More than three million girls and boys will return to school in Afghanistan fully decked out thanks to a commitment from the United States to provide the materials for school uniforms.

President and Mrs. Bush visited a school across the Potomac River in Virginia Wednesday, to mark the return to school for Afghanistan's children, and to announce the delivery requested by Afghanistan's Minister of Women's Affairs Sima Simar.

"Every stitch contributes to the great patchwork of support and stabilization for the people of Afghanistan," first lady Laura Bush told the student body, faculty and clothing industry representatives attending an event at Samuel W. Tucker Elementary School in Alexandria, Va.

School uniforms are such a significant part of the Afghan culture that administration officials feared many parents wouldn't send their kids to school without them.

The new school year begins March 23 because Afghans take the cold winter off and study in the more comfortable summer months. The beginning of the school year will mark the first time since the Taliban took over in 1996 that girls older than 8 will be allowed to attend school.

Some Afghan girls were educated secretly during the Taliban's reign, by women who risked their lives to teach them. Many more girls were able to resume their studies as the Taliban were forced from power, just before the school year ended in most of the country this winter. But Saturday will mark a full return to the educational system.

The United States is providing 10 million textbooks for Afghan school kids and is sending teams of education specialists to train 4,000 Afghan teachers. The money that U.S. children contributed — $4.5 million in $1 bills — will buy school supplies for tens of thousands of Afghan children.

Students at Tucker Elementary collected $2,500 for the children of Afghanistan, and are packing supplies of pencils, paper, chalk, and crayons to mark the return to school for Afghan girls, which the president has called part of the remarkable liberation of that country.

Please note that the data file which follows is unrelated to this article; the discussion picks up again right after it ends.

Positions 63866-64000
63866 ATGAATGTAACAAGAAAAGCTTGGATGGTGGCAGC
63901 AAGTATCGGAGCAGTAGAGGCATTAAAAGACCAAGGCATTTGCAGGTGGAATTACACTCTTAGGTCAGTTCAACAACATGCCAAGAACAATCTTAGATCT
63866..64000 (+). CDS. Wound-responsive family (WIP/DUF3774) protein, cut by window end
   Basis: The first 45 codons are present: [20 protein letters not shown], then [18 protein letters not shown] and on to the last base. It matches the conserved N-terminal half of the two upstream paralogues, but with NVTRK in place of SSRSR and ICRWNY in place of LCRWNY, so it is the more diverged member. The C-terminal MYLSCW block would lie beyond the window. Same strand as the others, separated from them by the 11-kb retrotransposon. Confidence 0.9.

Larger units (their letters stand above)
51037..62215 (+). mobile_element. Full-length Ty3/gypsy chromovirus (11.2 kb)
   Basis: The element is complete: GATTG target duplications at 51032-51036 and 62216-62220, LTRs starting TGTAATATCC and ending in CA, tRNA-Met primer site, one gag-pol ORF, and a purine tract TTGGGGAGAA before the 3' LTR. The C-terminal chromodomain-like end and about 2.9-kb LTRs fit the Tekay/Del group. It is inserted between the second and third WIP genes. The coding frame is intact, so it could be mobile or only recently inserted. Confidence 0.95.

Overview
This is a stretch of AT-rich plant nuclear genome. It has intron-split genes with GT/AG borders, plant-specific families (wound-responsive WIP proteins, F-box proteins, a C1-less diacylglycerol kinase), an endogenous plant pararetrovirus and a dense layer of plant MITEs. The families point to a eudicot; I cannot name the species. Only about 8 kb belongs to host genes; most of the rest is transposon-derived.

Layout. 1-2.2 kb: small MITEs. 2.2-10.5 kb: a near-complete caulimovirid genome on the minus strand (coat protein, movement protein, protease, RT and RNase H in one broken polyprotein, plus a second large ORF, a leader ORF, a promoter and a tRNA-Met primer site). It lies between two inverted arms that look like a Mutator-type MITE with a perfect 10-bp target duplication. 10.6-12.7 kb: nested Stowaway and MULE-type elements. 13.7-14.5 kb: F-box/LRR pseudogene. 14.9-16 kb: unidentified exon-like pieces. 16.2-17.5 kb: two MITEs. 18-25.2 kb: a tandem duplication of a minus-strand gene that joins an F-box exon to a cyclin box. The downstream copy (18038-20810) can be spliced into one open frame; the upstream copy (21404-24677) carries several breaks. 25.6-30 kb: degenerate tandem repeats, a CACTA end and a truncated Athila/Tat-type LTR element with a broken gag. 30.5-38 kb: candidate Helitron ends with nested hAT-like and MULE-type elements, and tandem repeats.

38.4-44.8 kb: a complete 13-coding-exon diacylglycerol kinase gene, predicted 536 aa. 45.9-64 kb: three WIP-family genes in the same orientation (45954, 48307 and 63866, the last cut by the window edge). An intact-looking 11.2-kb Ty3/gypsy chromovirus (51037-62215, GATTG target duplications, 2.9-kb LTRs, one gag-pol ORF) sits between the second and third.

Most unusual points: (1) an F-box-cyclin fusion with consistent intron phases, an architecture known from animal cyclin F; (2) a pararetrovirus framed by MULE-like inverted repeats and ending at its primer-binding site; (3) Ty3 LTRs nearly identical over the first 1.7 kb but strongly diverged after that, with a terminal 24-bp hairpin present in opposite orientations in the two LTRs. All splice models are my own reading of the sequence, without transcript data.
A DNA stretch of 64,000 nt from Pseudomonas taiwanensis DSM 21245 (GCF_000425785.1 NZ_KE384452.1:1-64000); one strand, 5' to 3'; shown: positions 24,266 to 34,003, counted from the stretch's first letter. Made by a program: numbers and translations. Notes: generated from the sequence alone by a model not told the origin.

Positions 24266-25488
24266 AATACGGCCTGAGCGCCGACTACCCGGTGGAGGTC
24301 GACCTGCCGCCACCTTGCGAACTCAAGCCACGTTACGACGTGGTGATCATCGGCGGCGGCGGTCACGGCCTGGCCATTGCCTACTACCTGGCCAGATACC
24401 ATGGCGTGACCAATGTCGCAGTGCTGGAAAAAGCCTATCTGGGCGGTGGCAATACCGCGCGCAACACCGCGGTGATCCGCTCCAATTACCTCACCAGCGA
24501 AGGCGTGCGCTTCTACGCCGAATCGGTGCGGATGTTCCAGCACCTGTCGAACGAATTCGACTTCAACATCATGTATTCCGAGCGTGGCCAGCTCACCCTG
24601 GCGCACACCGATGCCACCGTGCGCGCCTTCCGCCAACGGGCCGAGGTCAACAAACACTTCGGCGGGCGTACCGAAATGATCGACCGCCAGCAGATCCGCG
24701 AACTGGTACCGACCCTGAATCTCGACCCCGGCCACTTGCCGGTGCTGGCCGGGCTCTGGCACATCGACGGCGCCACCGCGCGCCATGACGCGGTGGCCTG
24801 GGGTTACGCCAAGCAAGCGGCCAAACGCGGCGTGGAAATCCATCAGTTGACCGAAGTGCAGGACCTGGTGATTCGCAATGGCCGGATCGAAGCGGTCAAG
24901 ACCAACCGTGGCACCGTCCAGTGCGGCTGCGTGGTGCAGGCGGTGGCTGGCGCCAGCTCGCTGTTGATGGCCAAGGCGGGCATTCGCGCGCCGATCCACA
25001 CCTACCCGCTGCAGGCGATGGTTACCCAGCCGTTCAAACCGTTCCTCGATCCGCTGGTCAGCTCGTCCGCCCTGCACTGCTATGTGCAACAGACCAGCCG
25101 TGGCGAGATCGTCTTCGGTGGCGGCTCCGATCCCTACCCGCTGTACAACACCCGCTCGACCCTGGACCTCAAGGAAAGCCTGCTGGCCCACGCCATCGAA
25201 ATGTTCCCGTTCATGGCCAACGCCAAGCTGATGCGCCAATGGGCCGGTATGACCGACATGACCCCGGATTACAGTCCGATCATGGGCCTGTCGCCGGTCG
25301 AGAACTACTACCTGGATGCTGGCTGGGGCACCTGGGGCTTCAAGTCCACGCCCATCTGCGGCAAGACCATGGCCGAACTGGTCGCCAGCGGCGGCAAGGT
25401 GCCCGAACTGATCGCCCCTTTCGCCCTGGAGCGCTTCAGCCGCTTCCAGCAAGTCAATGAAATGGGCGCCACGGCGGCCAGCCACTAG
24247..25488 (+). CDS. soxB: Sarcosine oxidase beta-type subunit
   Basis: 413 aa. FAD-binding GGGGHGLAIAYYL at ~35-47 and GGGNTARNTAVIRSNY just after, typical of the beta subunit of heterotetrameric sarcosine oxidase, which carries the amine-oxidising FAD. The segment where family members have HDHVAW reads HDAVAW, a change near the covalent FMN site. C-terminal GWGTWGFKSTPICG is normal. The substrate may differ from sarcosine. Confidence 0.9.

Bush told the students that the government would do everything it could to help keep them safe, but that contributions of aid could also help prevent any harm from coming their way.

One way to do so is to help in the assembly of 2,000 school chests, he said. The Red Cross has assembled 1,000 school chests, made up of basic school supplies, that will help 120,000 Afghan children, but 2,000 more are needed.

"I am asking our fellow Americans to rally for this good cause to donate and participate in the creation of 2,000 more," Bush said. "You know I am asked all the time 'what can I do to help in this war on terror?' and you can help by helping build one of these school chests."

U.S. companies are also donating material for 150,000 school uniforms, and companies including New Balance, Timberland, and L.L. Bean are providing tens of thousands of pairs of shoes.

J.R. United has donated 200 sewing machines. Liz Claiborne is donating a half million yards of fabric, basically to empower Afghan girls to go to school. The donations will also empower Afghan women, who will go back to work and earn money for sewing the uniforms.

"I often times talk about being a responsible society. In order to have a responsible society, there's such a thing as corporate responsibility, so it warmed our hearts to know that many of you in corporate America heard the call to help," Bush said.

Wendell Goler serves as a senior White House and foreign affairs correspondent for Fox News Channel (FNC), joining the network in 1996.